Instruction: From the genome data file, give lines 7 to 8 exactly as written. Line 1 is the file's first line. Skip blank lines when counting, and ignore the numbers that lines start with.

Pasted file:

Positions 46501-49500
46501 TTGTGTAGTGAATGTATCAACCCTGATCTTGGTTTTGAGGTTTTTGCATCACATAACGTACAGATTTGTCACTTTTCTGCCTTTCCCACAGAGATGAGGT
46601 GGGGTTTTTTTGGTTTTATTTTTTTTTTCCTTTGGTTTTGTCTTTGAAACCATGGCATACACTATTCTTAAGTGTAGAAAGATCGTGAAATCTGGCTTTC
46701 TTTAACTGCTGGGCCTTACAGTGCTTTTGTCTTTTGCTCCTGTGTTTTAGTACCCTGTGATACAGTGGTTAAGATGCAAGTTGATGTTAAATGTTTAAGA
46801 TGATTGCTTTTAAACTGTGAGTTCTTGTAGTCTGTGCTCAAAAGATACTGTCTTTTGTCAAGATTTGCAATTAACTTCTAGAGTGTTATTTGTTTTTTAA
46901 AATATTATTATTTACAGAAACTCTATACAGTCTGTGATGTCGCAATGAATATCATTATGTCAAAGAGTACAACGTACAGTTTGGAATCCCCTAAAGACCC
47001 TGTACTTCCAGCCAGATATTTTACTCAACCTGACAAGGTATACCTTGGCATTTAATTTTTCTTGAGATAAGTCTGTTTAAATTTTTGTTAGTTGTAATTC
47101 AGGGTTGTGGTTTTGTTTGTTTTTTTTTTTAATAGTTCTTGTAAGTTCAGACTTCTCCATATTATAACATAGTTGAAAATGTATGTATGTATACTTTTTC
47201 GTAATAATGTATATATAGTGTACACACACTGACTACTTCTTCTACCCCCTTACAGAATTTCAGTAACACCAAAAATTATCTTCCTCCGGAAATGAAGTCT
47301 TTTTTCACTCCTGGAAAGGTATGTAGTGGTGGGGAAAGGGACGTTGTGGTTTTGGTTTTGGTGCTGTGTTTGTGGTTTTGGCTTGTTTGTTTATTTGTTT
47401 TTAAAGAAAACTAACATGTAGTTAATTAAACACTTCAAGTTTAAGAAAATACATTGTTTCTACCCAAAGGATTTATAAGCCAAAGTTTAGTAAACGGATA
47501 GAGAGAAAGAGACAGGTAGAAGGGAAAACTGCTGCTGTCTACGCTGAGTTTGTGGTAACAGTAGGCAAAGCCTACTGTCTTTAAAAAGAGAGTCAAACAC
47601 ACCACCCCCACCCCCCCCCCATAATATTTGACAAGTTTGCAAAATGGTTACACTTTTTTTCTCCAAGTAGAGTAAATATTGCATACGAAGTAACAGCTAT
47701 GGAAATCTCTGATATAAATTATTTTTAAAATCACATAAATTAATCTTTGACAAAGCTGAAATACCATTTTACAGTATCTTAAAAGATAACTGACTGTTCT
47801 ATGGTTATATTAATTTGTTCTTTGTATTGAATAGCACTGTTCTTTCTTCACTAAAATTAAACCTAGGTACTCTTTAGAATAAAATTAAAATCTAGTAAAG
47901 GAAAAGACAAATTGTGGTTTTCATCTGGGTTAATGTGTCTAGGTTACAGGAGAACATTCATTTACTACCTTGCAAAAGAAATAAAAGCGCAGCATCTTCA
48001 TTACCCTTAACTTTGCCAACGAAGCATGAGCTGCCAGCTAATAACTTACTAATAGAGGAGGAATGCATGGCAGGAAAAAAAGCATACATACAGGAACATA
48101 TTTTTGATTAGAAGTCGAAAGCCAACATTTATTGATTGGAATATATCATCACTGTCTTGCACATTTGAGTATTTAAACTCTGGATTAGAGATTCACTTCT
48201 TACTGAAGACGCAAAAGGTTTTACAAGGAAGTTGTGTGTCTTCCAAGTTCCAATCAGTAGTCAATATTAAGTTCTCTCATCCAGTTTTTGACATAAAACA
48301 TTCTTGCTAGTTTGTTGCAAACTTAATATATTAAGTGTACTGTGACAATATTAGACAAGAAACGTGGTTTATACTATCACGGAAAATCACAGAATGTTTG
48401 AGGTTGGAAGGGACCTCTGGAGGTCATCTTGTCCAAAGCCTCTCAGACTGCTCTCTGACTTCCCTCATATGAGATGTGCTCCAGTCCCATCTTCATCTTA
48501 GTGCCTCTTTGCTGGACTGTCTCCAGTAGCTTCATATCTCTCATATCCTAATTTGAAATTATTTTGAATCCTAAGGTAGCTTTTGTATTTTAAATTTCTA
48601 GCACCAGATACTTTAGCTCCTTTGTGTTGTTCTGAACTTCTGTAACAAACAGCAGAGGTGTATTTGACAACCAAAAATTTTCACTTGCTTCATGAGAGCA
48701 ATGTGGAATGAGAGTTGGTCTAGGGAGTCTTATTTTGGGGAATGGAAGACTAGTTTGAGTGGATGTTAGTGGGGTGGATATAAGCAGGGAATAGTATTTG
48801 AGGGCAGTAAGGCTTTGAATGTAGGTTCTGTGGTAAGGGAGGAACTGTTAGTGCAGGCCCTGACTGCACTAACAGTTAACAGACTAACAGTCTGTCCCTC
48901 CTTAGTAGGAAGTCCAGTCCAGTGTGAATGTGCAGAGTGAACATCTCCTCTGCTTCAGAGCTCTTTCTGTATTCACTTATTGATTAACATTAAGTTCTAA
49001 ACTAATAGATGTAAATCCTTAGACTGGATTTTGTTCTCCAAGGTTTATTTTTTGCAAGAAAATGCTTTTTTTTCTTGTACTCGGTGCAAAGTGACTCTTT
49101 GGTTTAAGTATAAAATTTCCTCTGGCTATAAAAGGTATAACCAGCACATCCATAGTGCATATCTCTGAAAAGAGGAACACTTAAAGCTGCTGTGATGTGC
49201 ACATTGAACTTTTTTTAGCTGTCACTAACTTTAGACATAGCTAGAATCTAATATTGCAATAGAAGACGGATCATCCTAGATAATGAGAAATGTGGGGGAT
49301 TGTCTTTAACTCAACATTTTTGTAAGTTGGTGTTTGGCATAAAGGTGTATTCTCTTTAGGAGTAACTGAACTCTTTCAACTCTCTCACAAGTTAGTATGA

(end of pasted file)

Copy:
47001 TGTACTTCCAGCCAGATATTTTACTCAACCTGACAAGGTATACCTTGGCATTTAATTTTTCTTGAGATAAGTCTGTTTAAATTTTTGTTAGTTGTAATTC
47101 AGGGTTGTGGTTTTGTTTGTTTTTTTTTTTAATAGTTCTTGTAAGTTCAGACTTCTCCATATTATAACATAGTTGAAAATGTATGTATGTATACTTTTTC